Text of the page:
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dc.contributor.authorGyawali, Sanijen
dc.description.abstractLoad models have evolved from simple ZIP model to composite model that incorporates the transient dynamics of motor loads. This research utilizes the latest trend on Machine Learning and builds reliable and accurate composite load model. A composite load model is a combination of static (ZIP) model paralleled with a dynamic model. The dynamic model, recommended by Western Electricity Coordinating Council (WECC), is an induction motor representation. In this research, a dual cage induction motor with 20 parameters pertaining to its dynamic behavior, starting behavior, and per unit calculations is used as a dynamic model. For machine learning algorithms, a large amount of data is required. The required PMU field data and the corresponding system models are considered Critical Energy Infrastructure Information (CEII) and its access is limited. The next best option for the required amount of data is from a simulating environment like PSSE. The IEEE 118 bus system is used as a test setup in PSSE and dynamic simulations generate the required data samples. Each of the samples contains data on Bus Voltage, Bus Current, and Bus Frequency with corresponding induction motor parameters as target variables. It was determined that the Artificial Neural Network (ANN) with multivariate input to single parameter output approach worked best. Recurrent Neural Network (RNN) is also experimented side by side to see if an additional set of information of timestamps would help the model prediction. Moreover, a different definition of a dynamic model with a transfer function-based load is also studied. Here, the dynamic model is defined as a mathematical representation of the relation between bus voltage, bus frequency, and active/reactive power flowing in the bus. With this form of load representation, Long-Short Term Memory (LSTM), a variation of RNN, performed better than the concurrent algorithms like Support Vector Regression (SVR). The result of this study is a load model consisting of parameters defining the load at load bus whose predictions are compared against simulated parameters to examine their validity for use in contingency analysis.en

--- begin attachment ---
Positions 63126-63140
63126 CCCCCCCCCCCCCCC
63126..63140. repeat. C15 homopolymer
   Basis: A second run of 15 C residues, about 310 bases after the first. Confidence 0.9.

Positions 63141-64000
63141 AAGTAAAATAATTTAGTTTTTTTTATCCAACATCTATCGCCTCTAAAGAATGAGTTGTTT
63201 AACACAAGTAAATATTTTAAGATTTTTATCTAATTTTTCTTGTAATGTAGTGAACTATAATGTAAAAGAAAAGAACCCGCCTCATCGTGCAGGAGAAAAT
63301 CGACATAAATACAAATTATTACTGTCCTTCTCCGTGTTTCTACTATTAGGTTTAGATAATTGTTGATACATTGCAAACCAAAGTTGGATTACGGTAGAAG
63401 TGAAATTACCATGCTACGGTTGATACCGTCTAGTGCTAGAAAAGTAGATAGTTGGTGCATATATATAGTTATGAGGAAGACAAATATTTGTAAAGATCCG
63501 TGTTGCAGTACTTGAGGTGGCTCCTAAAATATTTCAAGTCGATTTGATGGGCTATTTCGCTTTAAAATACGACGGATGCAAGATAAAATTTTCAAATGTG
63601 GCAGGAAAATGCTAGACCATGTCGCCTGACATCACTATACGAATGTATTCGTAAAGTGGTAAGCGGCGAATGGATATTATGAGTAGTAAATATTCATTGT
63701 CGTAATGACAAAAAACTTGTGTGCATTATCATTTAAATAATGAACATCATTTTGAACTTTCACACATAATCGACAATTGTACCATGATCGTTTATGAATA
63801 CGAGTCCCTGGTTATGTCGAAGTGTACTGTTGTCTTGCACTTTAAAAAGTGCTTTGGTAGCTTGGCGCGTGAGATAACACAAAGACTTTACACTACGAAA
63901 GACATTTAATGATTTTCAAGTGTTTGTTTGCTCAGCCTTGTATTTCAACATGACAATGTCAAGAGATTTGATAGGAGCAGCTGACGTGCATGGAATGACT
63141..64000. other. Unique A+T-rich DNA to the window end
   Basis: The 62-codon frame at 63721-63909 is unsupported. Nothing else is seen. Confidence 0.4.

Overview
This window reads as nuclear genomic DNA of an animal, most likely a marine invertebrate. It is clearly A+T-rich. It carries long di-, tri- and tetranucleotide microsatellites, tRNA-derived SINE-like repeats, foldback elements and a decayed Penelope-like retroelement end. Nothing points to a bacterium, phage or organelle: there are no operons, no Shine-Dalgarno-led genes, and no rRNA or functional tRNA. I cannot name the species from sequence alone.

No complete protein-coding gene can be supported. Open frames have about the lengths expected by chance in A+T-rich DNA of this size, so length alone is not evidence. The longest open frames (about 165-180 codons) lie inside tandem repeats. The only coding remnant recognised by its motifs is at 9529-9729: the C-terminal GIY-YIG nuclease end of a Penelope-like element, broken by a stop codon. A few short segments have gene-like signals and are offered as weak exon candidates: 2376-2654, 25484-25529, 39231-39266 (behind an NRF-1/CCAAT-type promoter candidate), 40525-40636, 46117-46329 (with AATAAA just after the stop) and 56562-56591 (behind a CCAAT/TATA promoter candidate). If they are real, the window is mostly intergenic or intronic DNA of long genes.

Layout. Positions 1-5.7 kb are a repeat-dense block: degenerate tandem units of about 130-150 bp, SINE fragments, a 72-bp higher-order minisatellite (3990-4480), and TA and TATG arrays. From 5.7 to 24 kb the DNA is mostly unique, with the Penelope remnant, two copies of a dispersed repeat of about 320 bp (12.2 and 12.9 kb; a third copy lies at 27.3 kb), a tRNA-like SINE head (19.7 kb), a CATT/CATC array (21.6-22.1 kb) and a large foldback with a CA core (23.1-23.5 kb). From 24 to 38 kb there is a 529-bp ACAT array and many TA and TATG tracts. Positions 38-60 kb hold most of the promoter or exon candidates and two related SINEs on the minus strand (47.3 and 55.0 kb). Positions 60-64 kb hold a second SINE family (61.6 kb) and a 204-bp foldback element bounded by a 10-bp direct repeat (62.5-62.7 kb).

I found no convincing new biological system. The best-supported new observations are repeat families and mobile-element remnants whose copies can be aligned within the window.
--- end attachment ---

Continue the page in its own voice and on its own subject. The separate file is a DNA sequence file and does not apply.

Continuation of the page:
dc.publisherVirginia Techen
dc.rightsThis item is protected by copyright and/or related rights. Some uses of this item may be deemed fair and permitted by law even without permission from the rights holder(s), or the rights holder(s) may have licensed the work for use under certain conditions. For other uses you need to obtain permission from the rights holder(s).en
dc.subjectDynamic Load Modelingen
dc.subjectNeural Networken
dc.subjectLong-Short Term Memoryen
dc.subjectSupport Vector Regressionen
dc.subjectPhasor Measurement Unitsen
dc.titleDynamic Load Modeling from PSSE-Simulated Disturbance Data using Machine Learningen
dc.contributor.departmentElectrical Engineeringen
dc.description.degreeMaster of Scienceen
thesis.degree.nameMaster of Scienceen
thesis.degree.grantorVirginia Polytechnic Institute and State Universityen
thesis.degree.disciplineElectrical Engineeringen
dc.contributor.committeechairCenteno, Virgilio A.en
dc.contributor.committeememberDe La Reelopez, Jaimeen
dc.contributor.committeememberKekatos, Vasileiosen
dc.description.abstractgeneralIndependent system Operators (ISO) and Distribution system operators (DSO) have a responsibility to provide uninterrupted power supply to consumers. That along with the longing to keep operating cost minimum, engineers and planners study the system beforehand and seek to find the optimum capacity for each of the power system elements like generators, transformers, transmission lines, etc. Then they test the overall system using power system models, which are mathematical representation of the real components, to verify the stability and strength of the system. However, the verification is only as good as the system models that are used. As most of the power systems components are controlled by the operators themselves, it is easy to develop a model from their perspective. The load is the only component controlled by consumers. Hence, the necessity of better load models. Several studies have been made on static load modeling and the performance is on par with real behavior. But dynamic loading, which is a load behavior dependent on time, is rather difficult to model. Some attempts on dynamic load modeling can be found already. Physical component-based and mathematical transfer function based dynamic models are quite widely used for the study. These load structures are largely accepted as a good representation of the systems dynamic behavior. With a load structure in hand, the next task is estimating their parameters. In this research, we tested out some new machine learning methods to accurately estimate the parameters. Thousands of simulated data are used to train machine learning models. After training, we validated the models on some other unseen data. This study finally goes on to recommend better methods to load modeling.en

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